That’s an incredibly humbling thought. They love me, unconditionally, for no other reason than I am their father. That is an amazing responsibility. How can anyone possibly live up to that? When I look into those eyes, and I see that love, all I can think is, “I don’t deserve it.”

It just reinforces what I already knew. Fatherhood is one of the most sacred duties on the planet. I probably don’t deserve that adoration that they give me, and maybe I never will. I’m certainly going to try though. When faced with unreal expectations, the only course of action is to try to achieve them. When you realize that your children love you without question, you have to try to be the best father you can and try to earn that love. Unfortunately, part of that is enforcing the rules. Part of that is telling them they’ve done something wrong and teaching them to not do it anymore. Part of that is raising your voice and then questioning yourself long after everyone else has gone to bed.

Living up to that level of love is impossible, but that doesn’t mean we shouldn’t try.

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  • Gary

    I grew up in a large Catholic family. I was the baby in a family with eight kids.  I know my parents started strong out of the gate.  With my older siblings, there were rules and consequences, bedtime stories and piggyback rides.  I know this because they told me.  By the time I was born, my dad was in his 40′s.  I remember him mostly as being tired.  While my brothers and sisters had to call home to let them know their whereabouts, I never did that – because I knew my parents weren’t waiting up for me. They were in bed by 9pm. Even though our childhoods were much different, one thing was the same – we all loved them very much.    

    • Anonymous

      That’s a great story in itself. My father grew up in a similar situation because he was the 8th of 10. I know that he would probably agree with everything you said. Thank you for commenting.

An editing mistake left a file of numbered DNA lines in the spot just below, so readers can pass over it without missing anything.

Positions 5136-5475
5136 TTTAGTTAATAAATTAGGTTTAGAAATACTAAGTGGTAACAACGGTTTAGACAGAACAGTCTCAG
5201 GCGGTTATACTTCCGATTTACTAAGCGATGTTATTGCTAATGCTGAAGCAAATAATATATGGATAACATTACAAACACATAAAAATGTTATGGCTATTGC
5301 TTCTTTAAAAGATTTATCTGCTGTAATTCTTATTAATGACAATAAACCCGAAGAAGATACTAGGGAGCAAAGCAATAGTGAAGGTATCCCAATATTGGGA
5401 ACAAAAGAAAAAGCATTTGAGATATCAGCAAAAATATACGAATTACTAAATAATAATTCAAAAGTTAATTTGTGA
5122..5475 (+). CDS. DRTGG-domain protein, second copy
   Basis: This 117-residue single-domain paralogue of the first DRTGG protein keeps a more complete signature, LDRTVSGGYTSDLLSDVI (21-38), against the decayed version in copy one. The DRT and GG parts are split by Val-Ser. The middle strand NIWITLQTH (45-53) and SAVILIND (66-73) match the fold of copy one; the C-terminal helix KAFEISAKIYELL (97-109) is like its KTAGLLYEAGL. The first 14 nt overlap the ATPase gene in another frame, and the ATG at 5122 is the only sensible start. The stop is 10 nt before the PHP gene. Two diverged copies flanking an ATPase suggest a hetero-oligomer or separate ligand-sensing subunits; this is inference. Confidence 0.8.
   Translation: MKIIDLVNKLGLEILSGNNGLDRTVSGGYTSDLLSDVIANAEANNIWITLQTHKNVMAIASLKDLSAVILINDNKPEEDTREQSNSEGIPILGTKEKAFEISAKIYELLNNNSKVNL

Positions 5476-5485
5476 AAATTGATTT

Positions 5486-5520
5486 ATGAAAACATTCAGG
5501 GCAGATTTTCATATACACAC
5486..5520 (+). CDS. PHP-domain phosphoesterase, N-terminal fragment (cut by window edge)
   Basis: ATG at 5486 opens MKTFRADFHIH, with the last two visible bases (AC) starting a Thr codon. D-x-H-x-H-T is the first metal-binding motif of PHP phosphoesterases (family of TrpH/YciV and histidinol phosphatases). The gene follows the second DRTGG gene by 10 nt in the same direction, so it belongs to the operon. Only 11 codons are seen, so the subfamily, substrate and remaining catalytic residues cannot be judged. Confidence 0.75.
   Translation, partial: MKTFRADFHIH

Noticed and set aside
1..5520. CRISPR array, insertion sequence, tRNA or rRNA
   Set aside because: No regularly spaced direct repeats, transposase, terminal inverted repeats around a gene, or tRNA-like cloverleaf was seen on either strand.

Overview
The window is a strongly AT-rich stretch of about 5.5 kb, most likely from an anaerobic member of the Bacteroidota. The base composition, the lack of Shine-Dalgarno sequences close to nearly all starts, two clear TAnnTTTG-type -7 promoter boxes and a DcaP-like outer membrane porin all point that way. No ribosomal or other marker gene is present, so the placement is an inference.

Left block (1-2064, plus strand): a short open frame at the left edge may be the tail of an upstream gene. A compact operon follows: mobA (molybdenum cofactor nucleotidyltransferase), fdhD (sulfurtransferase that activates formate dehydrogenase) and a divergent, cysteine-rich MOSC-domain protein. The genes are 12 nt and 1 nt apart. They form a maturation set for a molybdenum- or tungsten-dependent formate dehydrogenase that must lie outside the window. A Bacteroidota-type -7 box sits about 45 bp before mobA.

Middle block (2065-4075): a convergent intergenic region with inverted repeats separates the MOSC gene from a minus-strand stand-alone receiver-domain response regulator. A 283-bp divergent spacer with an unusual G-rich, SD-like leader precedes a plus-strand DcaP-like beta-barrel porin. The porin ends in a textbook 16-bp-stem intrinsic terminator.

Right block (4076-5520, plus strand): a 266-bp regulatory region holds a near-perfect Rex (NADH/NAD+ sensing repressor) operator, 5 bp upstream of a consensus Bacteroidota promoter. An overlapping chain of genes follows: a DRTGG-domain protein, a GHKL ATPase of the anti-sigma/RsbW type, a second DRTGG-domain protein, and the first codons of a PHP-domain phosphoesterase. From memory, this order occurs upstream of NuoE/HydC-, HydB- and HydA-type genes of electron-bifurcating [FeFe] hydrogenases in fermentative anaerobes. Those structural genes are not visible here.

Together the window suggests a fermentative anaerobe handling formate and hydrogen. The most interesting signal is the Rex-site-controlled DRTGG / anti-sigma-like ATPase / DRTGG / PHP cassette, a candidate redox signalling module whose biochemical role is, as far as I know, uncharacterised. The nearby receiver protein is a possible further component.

• http://thebleedinginkwell.com B.B. Baker

    Can completely relate to this post. My wife can’t get our kids to do anything, especially our oldest (boy) he’s defiant with her, but with me I’m daddy. He listens and loves me for it, youngest (daughter) loves daddy and mommy but listens when daddy says no. 

    I have the voice that carries, it came from being the only boy out of three girls, if I wanted to be heard I had to have the loudest voice. Great post, hate questioning myself afterward, that’s always the worst part of disciplining.

    • Anonymous

      It seems like it’s a little bit different with every family, but some things are always the same. Questioning myself is definitely the worst part. 

  • http://twitter.com/BartimusPrime1 Bart Bush

    They love you because the playtime, the cuddling, and the adoration far outweighs the loud voice, the towering stature, and the stern looks. Kids have a way of realizing when they’ve crossed the line, and, despite how they act, appreciate the discipline. Those stern moments are nothing in their memories compared to the bedtime stories and the positive attention that they receive. Great post, as I can relate to it. I’ve laid in bed thinking that very same thought.

    • Anonymous

      Thanks.

  • http://twitter.com/sburda Steven Burda, MBA

    My kids love me very much!  Each time I am with them, they are all over me, playing, smiling, etc.

    - Steven Burda

    http://www.linkedin.com/in/burda